The Aerial Maps
The Aerial Maps: (L-R) Mark Hyland, Adam Gibson, Alannah Russack, Peter Fenton, Jasper Fenton
“Please welcome The Aerial Maps and their leader, Adam Gibson – that bard of the blue-collar remnants of Australia, that cross-country commuter; your expert tour-guide of the best bakeries and cups of tea of Anytown, This Great Southern Land, a storyteller of sights unseen by most, nostalgia tangler and poetry picture-painter of both yesteryear cities and the crumbling country towns that separate them.” – Rolling Stone magazine
The Aerial Maps…
The Aerial Maps are a critically acclaimed Sydney band built around the writing and vocals of Adam Gibson, whose “Best-of” album from his two-decade career debuted at Number 1 on the Australian Independent Records chart in 2020. Formed in early 2008 with Gibson, plus Simon Holmes (ex-The Hummingbirds), Simon Gibson (ex-Disneyfist, Sneeze, Modern Giant) and Sean Kennedy as the core original line-up, the band is influenced by the bright landscapes and long distances of Australia, of the like described by bands such as the Triffids, Not Drowning Waving, the Go-Betweens and Midnight Oil.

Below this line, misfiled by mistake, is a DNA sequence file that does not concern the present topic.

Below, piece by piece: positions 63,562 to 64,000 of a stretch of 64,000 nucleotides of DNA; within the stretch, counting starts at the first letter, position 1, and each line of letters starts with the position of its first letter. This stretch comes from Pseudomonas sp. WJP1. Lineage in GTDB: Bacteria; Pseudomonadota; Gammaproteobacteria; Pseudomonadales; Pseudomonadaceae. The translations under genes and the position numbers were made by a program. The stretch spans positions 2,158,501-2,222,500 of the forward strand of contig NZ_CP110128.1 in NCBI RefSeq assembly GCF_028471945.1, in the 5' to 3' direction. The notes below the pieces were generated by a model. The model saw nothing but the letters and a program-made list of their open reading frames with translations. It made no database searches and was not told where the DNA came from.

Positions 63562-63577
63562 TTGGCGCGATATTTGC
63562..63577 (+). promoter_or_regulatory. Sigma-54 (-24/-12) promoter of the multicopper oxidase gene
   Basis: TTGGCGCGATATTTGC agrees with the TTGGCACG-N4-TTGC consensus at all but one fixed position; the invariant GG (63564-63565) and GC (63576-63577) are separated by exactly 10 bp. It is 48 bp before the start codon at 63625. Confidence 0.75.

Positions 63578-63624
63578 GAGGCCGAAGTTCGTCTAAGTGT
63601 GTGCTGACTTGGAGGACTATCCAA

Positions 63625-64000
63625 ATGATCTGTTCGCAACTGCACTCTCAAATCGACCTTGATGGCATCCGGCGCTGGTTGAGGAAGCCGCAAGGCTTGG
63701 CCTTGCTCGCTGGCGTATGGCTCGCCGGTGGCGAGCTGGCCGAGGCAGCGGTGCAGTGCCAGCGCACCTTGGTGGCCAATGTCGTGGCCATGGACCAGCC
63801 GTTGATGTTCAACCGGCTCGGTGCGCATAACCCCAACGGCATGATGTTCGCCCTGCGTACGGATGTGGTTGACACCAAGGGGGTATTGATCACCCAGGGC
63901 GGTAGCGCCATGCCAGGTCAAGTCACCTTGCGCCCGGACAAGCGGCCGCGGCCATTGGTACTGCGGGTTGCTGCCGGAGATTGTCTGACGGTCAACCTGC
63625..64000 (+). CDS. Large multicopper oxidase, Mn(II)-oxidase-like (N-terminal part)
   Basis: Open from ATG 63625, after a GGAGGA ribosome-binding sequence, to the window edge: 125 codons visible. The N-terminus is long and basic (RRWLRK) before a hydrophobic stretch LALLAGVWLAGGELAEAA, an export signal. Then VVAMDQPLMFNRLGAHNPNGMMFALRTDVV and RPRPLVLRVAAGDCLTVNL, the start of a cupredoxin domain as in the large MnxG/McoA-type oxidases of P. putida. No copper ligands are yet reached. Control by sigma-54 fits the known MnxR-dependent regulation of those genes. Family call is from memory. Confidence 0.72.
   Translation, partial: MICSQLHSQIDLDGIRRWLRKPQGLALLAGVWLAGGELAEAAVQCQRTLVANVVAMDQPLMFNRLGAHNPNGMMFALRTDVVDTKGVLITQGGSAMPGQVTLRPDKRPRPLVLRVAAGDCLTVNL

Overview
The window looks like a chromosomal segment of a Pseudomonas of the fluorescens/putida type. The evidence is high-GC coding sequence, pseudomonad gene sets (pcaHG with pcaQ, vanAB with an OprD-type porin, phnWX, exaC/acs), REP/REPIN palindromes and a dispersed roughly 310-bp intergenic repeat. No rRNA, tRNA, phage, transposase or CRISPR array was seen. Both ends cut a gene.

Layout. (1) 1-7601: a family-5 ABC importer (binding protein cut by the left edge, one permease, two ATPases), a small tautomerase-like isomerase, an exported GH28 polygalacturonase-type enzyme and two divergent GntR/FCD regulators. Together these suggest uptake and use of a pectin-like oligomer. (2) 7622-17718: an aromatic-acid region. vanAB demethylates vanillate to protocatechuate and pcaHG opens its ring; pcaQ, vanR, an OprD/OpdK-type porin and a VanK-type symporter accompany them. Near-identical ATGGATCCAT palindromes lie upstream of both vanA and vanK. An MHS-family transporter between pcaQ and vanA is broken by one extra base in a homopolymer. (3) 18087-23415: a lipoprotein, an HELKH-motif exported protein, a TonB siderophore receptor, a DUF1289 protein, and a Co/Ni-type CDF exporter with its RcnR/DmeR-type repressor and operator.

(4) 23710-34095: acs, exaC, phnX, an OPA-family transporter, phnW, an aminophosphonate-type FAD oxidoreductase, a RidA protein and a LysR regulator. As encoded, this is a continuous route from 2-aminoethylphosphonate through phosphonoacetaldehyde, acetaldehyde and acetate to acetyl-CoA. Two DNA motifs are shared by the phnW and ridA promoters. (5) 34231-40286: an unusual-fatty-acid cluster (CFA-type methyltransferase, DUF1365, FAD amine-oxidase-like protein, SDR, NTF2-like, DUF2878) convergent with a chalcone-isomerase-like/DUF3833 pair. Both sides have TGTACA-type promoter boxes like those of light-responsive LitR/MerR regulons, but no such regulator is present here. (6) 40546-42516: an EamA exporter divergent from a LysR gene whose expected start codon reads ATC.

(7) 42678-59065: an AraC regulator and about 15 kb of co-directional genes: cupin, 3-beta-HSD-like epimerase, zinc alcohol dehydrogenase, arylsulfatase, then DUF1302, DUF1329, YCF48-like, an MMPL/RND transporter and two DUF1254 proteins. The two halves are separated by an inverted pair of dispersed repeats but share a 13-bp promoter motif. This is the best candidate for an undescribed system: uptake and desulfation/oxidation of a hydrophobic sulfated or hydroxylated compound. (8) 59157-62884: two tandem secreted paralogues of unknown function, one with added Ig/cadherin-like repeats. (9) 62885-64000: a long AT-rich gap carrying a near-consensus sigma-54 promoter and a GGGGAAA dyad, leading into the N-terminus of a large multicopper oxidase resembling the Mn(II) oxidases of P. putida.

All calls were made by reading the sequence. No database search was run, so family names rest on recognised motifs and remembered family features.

Their debut album, In the Blinding Sunlight, was released in 2008 and was met with wide acclaim, earning 5-star reviews and substantial airplay, with the song ‘On the Punt’ in particular reaching a wide audience and becoming an underground Australian favourite. In 2009, ‘On the Punt’ was selected for an ABC Records compilation release titled Songs For Dad and in 2010, Blinding Sunlight was named as Best Spoken Word Release 2005-2010 at the Overland Poetry Awards. The Aerial Maps’ second album The Sunset Park, a “novel in song”, was released in 2011, again meeting with strong critical acclaim.
Following that album, the band toured extensively around Australia, playing shows with acts such as David Bride, Mick Thomas, Angie Hart, and The Gin Club, building a loyal and devoted following with their “story-songs” of love, loss, and landscape. With a similar line-up, the band briefly morphed into Adam Gibson and The Ark-Ark Birds, releasing Australia Restless in 2015 and Cities of Spinifex in 2017. Sadly it was also in 2017 when founding Maps’ member Simon Holmes passed away, bringing to a close the initial iteration of the Aerial Maps.
It was Holmes’ passing that spurred Adam to reconvene his musical cohort again under the name of the Aerial Maps and, after a 5-year hiatus, began a new era of the band. With a new sense of purpose and a new line-up consisting of himself, Simon Gibson, Alannah Russack (ex-Hummingbirds), Peter Fenton (ex-Crow) and Mark Hyland (ex-many bands), the band played extensive shows, with bands such as Halfway, and embarked on the recording of a new album. The result of which is the album Intimate Hinterland.